33. Rodolfi L, Chini ZG, Bassi N, Padovani G, Biondi N, Bonini G,
Tredici MR, Microalgae for Oil: Strain Selection, Induction
of Lipid Synthesis and Outdoor Mass Cultivation in a LowCost Photobioreactor. Biotechnology and Bioengineering,
102, 2009, 100-112.
34. Sheehan J, Dunahay T, Benemann J, Roessler P, A look back
at the U.S. Department of Energy’s Aquatic Species
Program – Biodiesel From Algae, Golden, CO, National
Renewable Energy Institute, NREL/TP-580-24190, 1998,
328 pp.
35. Mandal S, Mallick N, Microalga Scenedesmus obliquus as a
potential source for biodiesel production. Applied
Microbiology and Biotechnology, 84, 2009, 281-191.
36. Takagi M, Yoshida KT, Effect of salt concentration on
intracellular accumulation of lipids and triacylglyceride in
marine microalgae Dunaliella cells. Journal of Bioscience
and Bioengineering, 101, 3, 2006, 223-226.
37. Prabakaran P, Ravindran AD, Scenedesmus as a potential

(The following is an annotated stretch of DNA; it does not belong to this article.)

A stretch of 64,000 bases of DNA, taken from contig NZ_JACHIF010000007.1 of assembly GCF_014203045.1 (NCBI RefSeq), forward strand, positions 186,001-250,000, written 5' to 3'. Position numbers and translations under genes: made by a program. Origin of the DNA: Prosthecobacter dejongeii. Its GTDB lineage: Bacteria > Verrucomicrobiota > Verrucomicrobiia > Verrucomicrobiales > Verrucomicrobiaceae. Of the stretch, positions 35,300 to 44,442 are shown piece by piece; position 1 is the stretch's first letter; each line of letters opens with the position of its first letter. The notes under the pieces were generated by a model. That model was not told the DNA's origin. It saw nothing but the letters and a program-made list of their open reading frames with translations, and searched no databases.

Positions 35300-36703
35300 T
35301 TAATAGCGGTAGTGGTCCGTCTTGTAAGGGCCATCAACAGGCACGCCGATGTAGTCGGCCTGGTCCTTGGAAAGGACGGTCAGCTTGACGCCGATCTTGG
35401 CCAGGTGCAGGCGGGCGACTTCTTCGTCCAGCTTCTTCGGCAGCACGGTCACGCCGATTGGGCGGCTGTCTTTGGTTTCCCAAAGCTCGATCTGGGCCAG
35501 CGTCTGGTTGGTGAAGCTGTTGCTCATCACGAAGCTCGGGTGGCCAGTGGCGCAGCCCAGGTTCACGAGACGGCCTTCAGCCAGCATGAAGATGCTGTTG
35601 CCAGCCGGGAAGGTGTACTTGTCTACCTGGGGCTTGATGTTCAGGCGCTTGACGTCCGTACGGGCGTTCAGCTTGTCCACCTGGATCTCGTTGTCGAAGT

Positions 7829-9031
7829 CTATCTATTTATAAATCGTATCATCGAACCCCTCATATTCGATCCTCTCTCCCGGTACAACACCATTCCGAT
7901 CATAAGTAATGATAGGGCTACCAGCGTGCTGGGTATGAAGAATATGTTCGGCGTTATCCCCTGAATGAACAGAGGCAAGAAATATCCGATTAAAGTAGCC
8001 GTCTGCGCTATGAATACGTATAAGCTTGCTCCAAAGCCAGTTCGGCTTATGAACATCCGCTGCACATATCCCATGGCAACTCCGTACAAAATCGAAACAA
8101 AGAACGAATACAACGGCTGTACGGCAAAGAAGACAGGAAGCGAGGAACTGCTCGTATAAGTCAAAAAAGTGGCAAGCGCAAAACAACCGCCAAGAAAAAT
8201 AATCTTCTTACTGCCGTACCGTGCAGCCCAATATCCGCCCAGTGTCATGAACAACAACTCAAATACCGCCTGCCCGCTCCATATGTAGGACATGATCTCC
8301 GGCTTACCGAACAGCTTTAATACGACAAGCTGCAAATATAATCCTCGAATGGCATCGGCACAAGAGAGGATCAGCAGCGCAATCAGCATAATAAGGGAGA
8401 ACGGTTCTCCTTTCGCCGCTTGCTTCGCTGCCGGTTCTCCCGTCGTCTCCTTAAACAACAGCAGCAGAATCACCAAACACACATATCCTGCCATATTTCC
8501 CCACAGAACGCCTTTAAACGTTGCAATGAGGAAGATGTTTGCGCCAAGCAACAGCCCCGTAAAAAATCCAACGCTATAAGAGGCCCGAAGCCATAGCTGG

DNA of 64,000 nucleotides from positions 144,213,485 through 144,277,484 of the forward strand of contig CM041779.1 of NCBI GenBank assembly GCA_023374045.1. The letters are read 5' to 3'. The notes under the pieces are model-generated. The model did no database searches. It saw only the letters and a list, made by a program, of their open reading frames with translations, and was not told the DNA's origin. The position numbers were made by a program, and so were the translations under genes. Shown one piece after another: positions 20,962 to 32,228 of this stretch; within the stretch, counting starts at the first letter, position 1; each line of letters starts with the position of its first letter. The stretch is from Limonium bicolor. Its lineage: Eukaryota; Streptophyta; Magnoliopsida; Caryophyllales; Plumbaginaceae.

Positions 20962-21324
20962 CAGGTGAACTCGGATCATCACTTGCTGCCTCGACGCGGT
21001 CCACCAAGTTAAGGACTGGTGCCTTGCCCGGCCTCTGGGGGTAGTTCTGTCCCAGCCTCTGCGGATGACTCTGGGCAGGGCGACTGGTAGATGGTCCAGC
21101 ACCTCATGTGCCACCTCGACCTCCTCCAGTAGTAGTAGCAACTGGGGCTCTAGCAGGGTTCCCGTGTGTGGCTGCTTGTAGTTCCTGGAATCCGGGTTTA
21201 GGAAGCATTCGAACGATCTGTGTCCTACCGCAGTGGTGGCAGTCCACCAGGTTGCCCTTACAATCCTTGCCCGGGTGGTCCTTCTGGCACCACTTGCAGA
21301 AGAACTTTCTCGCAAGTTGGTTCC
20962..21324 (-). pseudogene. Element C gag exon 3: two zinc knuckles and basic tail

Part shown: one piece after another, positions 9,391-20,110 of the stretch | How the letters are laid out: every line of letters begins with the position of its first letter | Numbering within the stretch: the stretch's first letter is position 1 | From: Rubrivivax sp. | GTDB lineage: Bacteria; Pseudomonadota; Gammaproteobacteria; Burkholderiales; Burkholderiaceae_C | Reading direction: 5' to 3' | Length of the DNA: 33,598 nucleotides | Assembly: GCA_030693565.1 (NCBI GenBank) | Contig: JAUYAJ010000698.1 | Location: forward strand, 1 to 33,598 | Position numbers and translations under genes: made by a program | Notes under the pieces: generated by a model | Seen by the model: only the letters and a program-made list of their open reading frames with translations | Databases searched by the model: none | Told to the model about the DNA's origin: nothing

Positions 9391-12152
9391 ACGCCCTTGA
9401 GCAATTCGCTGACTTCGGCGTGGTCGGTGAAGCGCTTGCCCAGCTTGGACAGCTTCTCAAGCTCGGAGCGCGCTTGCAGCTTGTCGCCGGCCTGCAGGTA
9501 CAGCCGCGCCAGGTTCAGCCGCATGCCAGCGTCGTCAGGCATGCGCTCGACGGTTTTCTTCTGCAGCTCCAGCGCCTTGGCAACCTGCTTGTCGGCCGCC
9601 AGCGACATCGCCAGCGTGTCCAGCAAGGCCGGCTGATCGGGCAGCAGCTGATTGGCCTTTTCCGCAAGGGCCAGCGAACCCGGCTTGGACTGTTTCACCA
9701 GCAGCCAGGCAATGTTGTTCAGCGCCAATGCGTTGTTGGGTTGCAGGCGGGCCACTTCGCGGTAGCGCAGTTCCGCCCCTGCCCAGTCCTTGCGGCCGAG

source of biodiesel among selected microalgae. Current
Science, 102, 4, 2012, 616-620.
38. Rasoul-Amini S, Montazeri-Najafabady N, Mobasher MA,
Hoseini-Alhashemi, S., Ghasemi Y, Chlorella sp.: A new
strain with highly saturated fatty acids for biodiesel
production in bubble-column photobioreactor. Applied
Energy, 88, 10, 2011, 3354-3356.
39. Miao X, Wu Q, Biodiesel production from hetrtrophic
microalgal oil. Bioresource Technology, 97, 2006, 841-846.
40. Jang E, Jung, M, Min DB, Hydrogenation for low trans and
high conjugation fatty acids. Comprehensive Reviews in
Food Science and Food Safety, 4, 2005, 22-30.
41. Dijkstra, AJ, Revisiting the formation of trans isomers
during partial hydrogenation of tricylaytion oils. European
Journal of Lipid Science and Technology, 108(3), 2006, 24964.
Source of Support: Nil, Conflict of Interest: None.
International Journal of Pharmaceutical Sciences Review and Research
Available online at
© Copyright protected. Unauthorised republication, reproduction, distribution, dissemination and copying of this document in whole or in part is strictly prohibited.
© Copyright pro